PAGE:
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You don't have a sales problem - you have an exposure problem

“We need to increase sales!”

That old chestnut. Sound familiar?

If you’re a business owner, I can all but guarantee at least once a week, you’ll look at your bottom line and think, yep, we need to make more money.

To achieve this, we hire salespeople, business development teams, commercial gurus, and more – but often the investment in trying to shore up your incoming sales doesn’t end up equalling the uptick in income you probably expected.

The reason why is pretty simple… you likely don’t actually have a problem with sales – it’s more likely that you have a brand exposure problem.

More sales will always help – let’s face it, we could always do with more money flowing in! – but what you might find is that you’re not investing in the right areas to support the increase in revenue that you’re looking for.

Let me explain.

As a business owner, the idea of putting big money into advertising can be daunting. Often, we trip ourselves up before the first hurdle, and assume it’s too risky, if the results aren't able to be directly tracked or attributed to sales conversions. Understandable! We all want to see a good return on investment.

In simple terms, exposure just means getting as many people to see and know about your brand as possible. When you think of a generic kind of product – such as milk, cereal, or cheese – there's likely only one or two major brands that immediately spring to mind. That's because those brands have done the hard yards for consumer awareness and have worked on their overall reputation. Those are the guys who have invested in their reputation, instead of just marketing individual product lines.

Although marketing your specific products and services definitely has its place (and you should regularly look at your marketing strategy anyway to make sure it’s fit for purpose) – it’s even more important to take that one step up and think about how you’re just letting people know you even exist!

This is a distinctly different approach to product advertising, which is basically going straight for the jugular and pushing your audience to buy. Having that bigger, more general audience exposure – advertising your brand, and not just your products – is critical. And it doesn’t matter your size: it’s just as important for the biggest corporate players as it is for the tiny rural businesses.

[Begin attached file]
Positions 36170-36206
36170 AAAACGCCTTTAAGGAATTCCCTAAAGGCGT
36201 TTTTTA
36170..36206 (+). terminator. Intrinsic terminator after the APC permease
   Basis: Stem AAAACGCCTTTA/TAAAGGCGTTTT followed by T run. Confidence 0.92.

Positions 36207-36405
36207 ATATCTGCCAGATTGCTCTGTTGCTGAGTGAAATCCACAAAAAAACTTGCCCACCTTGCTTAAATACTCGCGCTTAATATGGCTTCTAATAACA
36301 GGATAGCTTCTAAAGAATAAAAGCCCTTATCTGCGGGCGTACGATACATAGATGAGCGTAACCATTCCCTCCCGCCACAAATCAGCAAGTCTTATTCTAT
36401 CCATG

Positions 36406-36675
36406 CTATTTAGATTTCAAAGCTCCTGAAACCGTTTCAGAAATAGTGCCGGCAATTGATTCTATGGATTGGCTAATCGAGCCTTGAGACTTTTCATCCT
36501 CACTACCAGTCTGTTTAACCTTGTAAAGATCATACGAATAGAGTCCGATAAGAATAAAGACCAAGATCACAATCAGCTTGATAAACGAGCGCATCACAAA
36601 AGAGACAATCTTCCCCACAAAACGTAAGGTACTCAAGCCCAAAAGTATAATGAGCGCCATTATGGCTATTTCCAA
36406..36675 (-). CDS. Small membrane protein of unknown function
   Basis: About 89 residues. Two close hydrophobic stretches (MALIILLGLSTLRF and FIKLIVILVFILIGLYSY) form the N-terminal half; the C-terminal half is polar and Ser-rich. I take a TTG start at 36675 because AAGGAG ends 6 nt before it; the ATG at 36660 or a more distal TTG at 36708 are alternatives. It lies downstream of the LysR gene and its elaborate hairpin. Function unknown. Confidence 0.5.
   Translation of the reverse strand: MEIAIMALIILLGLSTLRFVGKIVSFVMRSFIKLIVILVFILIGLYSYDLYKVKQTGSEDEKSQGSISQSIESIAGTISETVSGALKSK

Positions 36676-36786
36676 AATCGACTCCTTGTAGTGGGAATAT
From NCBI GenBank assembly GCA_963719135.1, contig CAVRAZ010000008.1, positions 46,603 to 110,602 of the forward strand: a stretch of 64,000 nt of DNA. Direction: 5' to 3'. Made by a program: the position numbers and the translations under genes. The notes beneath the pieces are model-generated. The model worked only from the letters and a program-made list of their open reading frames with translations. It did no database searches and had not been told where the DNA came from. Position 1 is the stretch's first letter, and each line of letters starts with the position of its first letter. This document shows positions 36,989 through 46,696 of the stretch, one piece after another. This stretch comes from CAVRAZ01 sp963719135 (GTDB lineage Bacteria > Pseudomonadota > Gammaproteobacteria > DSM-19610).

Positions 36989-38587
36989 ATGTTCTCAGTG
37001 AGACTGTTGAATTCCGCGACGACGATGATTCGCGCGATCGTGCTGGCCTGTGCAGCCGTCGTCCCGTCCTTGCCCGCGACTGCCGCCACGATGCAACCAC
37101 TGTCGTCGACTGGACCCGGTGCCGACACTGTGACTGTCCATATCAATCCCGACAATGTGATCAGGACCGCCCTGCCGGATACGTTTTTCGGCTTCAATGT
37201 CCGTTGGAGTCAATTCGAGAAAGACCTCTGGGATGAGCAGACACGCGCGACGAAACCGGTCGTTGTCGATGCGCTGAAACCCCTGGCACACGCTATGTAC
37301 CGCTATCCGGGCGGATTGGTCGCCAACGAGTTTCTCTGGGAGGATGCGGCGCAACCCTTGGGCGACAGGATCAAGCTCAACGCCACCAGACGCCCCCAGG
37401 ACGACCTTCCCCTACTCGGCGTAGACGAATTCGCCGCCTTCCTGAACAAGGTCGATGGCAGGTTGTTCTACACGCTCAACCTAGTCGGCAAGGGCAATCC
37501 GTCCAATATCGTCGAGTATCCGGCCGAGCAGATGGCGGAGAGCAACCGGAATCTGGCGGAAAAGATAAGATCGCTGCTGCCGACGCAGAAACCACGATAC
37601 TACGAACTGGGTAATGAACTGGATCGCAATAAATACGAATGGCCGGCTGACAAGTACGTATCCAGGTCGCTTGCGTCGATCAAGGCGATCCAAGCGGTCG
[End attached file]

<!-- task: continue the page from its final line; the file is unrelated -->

For a more specific example, Coca-Cola does exposure phenomenally well. If you think about how many dairies, how many fish and chip shops, and how many other little stores around New Zealand have Coke branding, it’s staggering. They are bloody everywhere! Coca-Cola understands the value of brand exposure, so they pay for signage, fridges, fitout, and other equipment that has prominent Coke branding. Alongside big broadcast, billboard, and online campaigns, they have achieved the kind of market omnipresence that makes brand recall super easy. This ultimately means that the decision to buy a Coke when you’re at the till grabbing a quick takeaway lunch becomes an easy one. (It’s also a very clever play for competitive advantage: as a result of their brand domination, it’s very hard to find yourself a lunchtime Pepsi!)

At the end of the day, you’re (probably) not the size or scale of Coke – but they do provide a great blueprint for how to approach brand marketing that can be a useful case study for even the smallest of businesses.

Just keep in mind that it's about improving your brand's reputation and increasing your overall visibility. It probably won’t result in everyone flocking to immediately buy from you – but with enough consistent exposure, the rewards will be tenfold (or even more…) down the line.

This exposure isn't about making a profit as quickly as possible, so you need to have faith that your reputation will start working for you.

When it does? Well… all those sales you’re after - they’ll much more easily come rolling in.


Allan Nicholson

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